Research aims to advance the understanding of processes that control the extraction of metals, such as copper, with the aid of microorganisms. Microorganisms can accelerate the dissolution of metal sulphides under favourable conditions, and the subsequent optimisation of these processes will promote maximum copper recovery. This project focuses on processes involved in the bioleaching of copper iron sulphides, such as chalcopyrite. The optimisation of bioleaching through the acceleration of biological processes could positively impact the mining of currently low-grade and sub-economic ore waste products, such as waste dumps and tailings. Furthermore, promoting metal extraction from these products can advance environmentally sustainable mining practices and assist in reducing unwanted side effects associated with mining, such as the generation of acid-rock drainage, which may release acid and toxic base metals into aquatic ecosystems.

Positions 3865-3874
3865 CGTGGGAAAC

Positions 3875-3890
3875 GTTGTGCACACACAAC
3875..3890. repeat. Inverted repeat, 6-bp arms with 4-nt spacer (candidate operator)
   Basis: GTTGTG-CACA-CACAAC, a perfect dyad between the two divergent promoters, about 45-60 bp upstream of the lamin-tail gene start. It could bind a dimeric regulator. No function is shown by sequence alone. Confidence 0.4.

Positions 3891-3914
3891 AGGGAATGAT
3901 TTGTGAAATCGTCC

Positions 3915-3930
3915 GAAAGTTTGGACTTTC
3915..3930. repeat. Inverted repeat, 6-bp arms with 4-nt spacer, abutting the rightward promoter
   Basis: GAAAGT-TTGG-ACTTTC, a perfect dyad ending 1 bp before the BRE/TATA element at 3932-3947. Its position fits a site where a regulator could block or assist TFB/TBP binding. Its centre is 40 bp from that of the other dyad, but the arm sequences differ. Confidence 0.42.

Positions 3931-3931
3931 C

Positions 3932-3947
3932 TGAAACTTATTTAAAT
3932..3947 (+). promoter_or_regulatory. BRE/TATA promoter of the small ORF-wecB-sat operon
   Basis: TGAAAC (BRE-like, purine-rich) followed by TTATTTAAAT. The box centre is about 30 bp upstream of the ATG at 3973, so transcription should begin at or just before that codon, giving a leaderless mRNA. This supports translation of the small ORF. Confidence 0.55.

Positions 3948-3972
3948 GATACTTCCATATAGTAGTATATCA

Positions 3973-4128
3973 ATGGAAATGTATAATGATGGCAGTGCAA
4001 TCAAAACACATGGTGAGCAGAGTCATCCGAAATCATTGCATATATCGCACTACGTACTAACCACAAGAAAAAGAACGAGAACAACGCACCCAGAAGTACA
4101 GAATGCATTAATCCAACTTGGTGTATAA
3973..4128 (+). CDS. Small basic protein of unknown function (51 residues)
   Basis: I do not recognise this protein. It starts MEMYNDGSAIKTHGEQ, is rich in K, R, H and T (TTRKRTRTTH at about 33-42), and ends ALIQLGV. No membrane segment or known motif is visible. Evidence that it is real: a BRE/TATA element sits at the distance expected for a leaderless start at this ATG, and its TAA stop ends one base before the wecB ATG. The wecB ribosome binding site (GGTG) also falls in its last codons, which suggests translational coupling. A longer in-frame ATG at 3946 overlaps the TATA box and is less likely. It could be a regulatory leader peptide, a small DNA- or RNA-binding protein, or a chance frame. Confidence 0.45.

Advisors: Professor Gordon Southam, Professor Paulo Vasconcelos

Project members

Anicia HENNE

PhD candidate - Conferred May 2020